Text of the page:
Persistent luminescence is the name given to the phenomenon found in materials which glow in the dark after the end of an excitation with UV or visible light - mainly phosphors such as silver-activated zinc sulphide or doped strontium aluminate. They typically glow a pale green to greenish-blue colour. They are routinely used in toys, watch dials, luminous paints, safety signs etc.
It has been known since the 1950s that the phenomenon involves so-called 'energy traps' (such as electron or 'hole' traps) in a material, but the an exact explanation of the underlying physics is still lacking.
The overall mechanism of the persistent luminescence is now quite well agreed on to involve the formation of traps followed by a subsequent thermal bleaching of the traps and emission from the Eu2+ sites. Despite the seemingly simple stoichiometry and structure of the alkaline earth aluminates, the determination of persistent luminescence mechanisms seems to present a very complicated problem. Accordingly, no general agreement has been achieved on the detailed mechanisms involved and several interesting and even exciting mechanisms have been proposed. Especially, the mechanisms resulting in the prolonged and enhanced afterglow when R3+ ions have been introduced into MAl2O4:Eu2+ as co-dopants are either ignored or are contradictory.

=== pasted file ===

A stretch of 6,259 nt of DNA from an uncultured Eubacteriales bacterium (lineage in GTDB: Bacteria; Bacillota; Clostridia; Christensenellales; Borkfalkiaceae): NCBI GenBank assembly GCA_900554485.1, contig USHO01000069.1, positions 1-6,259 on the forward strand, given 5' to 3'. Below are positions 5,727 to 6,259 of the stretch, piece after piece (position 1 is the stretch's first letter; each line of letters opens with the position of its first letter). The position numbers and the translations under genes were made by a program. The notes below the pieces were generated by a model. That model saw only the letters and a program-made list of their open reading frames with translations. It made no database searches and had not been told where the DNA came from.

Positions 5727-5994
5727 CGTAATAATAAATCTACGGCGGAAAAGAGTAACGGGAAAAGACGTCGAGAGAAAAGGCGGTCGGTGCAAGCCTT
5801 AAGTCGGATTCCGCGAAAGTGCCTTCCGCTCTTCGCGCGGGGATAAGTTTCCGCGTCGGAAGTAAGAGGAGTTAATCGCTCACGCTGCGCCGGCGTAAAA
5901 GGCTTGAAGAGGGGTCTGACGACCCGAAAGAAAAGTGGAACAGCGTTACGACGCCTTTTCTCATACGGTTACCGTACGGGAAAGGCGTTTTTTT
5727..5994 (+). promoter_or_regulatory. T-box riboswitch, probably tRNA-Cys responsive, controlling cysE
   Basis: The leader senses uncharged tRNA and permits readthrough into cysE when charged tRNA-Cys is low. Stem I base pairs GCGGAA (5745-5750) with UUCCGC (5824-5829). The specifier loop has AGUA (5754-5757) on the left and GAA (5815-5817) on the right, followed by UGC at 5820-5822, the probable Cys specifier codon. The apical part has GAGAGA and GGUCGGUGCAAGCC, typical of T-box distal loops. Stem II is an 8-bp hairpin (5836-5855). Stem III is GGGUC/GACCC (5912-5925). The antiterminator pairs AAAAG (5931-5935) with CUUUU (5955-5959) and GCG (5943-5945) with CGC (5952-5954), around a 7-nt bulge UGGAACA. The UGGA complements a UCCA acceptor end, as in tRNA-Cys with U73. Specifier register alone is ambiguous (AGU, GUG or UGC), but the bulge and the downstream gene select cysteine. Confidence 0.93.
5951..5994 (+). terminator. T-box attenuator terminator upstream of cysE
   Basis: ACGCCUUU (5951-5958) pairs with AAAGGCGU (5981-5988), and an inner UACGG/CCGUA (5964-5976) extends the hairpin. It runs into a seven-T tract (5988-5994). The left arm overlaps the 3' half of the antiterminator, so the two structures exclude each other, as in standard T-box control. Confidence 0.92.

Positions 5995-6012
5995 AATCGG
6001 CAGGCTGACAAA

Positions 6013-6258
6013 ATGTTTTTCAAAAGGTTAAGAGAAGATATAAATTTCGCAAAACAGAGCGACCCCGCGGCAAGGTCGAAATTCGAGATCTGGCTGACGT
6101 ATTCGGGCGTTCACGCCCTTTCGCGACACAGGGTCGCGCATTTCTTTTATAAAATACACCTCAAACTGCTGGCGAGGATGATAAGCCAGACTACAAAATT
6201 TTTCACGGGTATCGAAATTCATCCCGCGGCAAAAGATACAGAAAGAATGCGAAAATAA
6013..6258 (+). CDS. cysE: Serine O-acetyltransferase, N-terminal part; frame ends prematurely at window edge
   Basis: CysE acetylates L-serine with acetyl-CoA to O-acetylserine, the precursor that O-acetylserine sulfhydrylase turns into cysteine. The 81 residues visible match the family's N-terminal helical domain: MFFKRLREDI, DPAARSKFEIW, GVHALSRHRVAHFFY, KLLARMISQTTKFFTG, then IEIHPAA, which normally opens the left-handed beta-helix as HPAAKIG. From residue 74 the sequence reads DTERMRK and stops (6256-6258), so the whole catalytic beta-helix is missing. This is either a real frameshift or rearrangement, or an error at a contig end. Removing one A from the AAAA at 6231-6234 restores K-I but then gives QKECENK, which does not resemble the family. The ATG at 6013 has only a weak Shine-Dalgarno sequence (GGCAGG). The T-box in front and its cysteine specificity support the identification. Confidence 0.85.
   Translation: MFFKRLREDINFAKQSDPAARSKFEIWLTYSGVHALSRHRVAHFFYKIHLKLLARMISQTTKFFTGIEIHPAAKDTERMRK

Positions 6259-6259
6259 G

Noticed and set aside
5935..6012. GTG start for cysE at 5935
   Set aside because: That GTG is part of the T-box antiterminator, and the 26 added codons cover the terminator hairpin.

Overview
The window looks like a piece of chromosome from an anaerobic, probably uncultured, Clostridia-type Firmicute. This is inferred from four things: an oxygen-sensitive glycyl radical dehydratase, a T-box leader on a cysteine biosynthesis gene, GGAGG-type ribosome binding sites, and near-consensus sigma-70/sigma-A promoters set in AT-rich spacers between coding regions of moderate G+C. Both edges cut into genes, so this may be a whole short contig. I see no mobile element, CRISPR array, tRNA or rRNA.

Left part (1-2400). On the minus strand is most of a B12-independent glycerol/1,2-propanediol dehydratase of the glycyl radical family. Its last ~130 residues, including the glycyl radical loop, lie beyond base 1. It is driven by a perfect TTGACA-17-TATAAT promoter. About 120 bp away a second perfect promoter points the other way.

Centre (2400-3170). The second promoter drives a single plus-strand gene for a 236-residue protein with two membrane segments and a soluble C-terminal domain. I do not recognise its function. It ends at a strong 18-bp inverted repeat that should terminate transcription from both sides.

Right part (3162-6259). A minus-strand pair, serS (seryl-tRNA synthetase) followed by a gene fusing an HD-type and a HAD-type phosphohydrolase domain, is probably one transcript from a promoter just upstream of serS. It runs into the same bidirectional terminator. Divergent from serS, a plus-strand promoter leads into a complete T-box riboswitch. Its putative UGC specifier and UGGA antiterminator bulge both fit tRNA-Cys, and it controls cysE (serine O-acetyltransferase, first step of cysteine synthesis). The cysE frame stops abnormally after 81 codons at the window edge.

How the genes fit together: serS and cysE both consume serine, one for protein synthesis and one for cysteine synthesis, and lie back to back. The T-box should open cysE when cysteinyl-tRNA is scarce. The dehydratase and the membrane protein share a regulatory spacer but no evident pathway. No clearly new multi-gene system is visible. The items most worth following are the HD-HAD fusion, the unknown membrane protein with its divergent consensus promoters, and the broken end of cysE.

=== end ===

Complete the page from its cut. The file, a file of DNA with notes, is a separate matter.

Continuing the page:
Source: Persistent luminescence phenomena in materials doped with rare earth ions Journal of Solid State Chemistry 171 (2003) 114–122/
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